“I was one of the fiercest critics of Denti-Cal,” Blake said. “I can remember sitting before the Legislature and telling them, ‘This is not a functional program.’ ”
But in the past few years, the state has aside money for rate increases—$210 million in the current budget. It has also signed up hundreds more dentists, expanded the number of patients seen by individual providers and placed new emphasis on prevention, according to the California Department of Health Care Services, which oversees Medi-Cal.
“Now I have to give them some praise,” Blake said. Almost all of the problems and possible solutions he testified about years ago have been addressed or implemented, he said—although he’ll continue fundraising because the increases still don’t meet his costs.
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“These changes at Denti-Cal are great….And I can tell you,” he said with a little chuckle, “I don’t think I’ve ever used ‘great’ and ‘Denti-Cal’ in the same sentence before.”
The Little Hoover Commission, a state oversight panel, has also pushed for change. It initiated public hearings in 2015 to examine Denti-Cal’s rock-bottom utilization rates—at the time, only a third of enrolled children ages 3 and younger had seen a dentist in the previous year. The commission issued a damning report in 2016 that called the system “broken” and one of the state’s “greatest deficiencies.”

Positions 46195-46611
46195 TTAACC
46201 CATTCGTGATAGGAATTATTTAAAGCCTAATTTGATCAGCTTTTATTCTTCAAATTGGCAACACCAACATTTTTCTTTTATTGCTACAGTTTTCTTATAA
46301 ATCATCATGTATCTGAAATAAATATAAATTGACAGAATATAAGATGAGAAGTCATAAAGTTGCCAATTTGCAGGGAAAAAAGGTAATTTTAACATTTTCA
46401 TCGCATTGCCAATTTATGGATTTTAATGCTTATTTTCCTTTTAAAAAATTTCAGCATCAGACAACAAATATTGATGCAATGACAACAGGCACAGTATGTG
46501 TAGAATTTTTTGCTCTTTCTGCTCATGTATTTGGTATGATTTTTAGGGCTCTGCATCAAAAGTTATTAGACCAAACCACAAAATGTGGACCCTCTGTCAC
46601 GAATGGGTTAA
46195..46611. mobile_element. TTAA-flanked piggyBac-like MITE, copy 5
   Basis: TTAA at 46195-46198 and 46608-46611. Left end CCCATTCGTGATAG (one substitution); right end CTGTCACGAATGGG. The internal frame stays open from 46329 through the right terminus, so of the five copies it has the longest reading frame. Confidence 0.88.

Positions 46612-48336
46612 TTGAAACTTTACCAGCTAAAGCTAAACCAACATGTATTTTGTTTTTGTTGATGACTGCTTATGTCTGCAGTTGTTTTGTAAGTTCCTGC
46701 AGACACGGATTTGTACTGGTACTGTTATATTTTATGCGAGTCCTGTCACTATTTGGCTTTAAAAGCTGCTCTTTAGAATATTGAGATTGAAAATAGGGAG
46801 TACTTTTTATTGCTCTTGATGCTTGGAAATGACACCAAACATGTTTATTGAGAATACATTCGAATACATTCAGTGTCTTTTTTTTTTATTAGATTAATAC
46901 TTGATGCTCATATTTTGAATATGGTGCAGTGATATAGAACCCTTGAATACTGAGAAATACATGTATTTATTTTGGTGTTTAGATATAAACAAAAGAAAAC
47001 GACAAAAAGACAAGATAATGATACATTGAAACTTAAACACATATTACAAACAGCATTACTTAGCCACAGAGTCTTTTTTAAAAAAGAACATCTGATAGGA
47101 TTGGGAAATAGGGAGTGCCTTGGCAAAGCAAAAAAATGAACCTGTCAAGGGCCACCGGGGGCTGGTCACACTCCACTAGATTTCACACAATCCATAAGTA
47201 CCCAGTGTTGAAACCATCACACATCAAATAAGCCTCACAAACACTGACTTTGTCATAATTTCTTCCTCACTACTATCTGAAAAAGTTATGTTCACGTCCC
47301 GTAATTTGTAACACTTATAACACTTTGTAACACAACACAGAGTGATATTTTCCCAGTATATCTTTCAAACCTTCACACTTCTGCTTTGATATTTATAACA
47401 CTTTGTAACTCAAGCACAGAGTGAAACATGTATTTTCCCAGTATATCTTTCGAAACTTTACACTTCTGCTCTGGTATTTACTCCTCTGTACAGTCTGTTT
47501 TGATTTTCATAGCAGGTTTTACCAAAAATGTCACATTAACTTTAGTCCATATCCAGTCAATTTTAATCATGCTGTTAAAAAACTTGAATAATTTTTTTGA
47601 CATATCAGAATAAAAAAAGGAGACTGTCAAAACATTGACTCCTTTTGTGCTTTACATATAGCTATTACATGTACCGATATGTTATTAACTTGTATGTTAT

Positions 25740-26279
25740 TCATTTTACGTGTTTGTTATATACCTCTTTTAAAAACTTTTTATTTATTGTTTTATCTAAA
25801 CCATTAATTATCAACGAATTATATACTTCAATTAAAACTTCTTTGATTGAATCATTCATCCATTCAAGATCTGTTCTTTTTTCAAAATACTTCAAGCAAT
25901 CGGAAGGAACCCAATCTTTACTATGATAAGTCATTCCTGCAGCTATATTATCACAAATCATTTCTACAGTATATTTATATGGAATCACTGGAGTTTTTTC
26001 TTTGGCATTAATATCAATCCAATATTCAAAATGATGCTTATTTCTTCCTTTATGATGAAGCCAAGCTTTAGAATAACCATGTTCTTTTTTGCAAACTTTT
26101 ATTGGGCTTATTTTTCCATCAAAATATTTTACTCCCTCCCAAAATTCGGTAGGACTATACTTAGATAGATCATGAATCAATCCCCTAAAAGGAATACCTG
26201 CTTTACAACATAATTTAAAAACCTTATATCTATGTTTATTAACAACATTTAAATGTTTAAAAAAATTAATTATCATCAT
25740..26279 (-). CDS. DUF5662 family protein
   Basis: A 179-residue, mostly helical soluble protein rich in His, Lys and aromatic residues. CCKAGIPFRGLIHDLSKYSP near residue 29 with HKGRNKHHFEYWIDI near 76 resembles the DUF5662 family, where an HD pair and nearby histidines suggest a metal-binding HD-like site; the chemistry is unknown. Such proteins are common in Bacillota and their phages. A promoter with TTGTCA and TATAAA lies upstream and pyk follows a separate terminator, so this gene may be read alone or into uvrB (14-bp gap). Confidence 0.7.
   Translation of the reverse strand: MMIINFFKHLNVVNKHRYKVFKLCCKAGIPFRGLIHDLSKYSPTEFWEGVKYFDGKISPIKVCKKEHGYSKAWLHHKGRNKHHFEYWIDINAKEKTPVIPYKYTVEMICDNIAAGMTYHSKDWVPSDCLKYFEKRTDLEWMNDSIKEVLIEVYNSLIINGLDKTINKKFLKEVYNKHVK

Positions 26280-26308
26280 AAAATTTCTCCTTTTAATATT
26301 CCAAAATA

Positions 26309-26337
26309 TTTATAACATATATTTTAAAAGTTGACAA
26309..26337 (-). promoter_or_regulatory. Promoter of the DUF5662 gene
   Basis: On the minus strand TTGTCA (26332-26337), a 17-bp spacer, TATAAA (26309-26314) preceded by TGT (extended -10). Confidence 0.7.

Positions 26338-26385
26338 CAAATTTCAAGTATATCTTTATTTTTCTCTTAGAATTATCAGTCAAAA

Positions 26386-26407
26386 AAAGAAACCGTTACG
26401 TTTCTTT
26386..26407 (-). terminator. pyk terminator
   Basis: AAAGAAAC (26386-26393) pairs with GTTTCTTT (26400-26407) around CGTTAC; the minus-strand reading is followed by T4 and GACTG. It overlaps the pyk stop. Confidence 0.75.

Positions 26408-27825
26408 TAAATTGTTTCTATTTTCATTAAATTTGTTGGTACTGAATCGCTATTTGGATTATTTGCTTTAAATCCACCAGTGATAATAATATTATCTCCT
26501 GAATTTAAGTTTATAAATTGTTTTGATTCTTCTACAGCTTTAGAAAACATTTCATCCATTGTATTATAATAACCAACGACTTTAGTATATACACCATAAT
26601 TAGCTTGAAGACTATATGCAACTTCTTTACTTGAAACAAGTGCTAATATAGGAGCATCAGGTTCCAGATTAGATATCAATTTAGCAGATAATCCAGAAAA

“It’s not there still,” Blake said, adding that payments now are about 30 percent of what he’d get from private insurance—better than the 25 percent or so he used to get, but not enough. And “paperwork is still a factor,” he said.
Signing up dentists with a negative view of Denti-Cal has been a big challenge for the department. But the latest data shows a turn. A recent report from the Department of Health Care Services says that, from July 2017 to March 2018, 360 new providers joined Denti-Cal, bringing the participant total to nearly 10,000.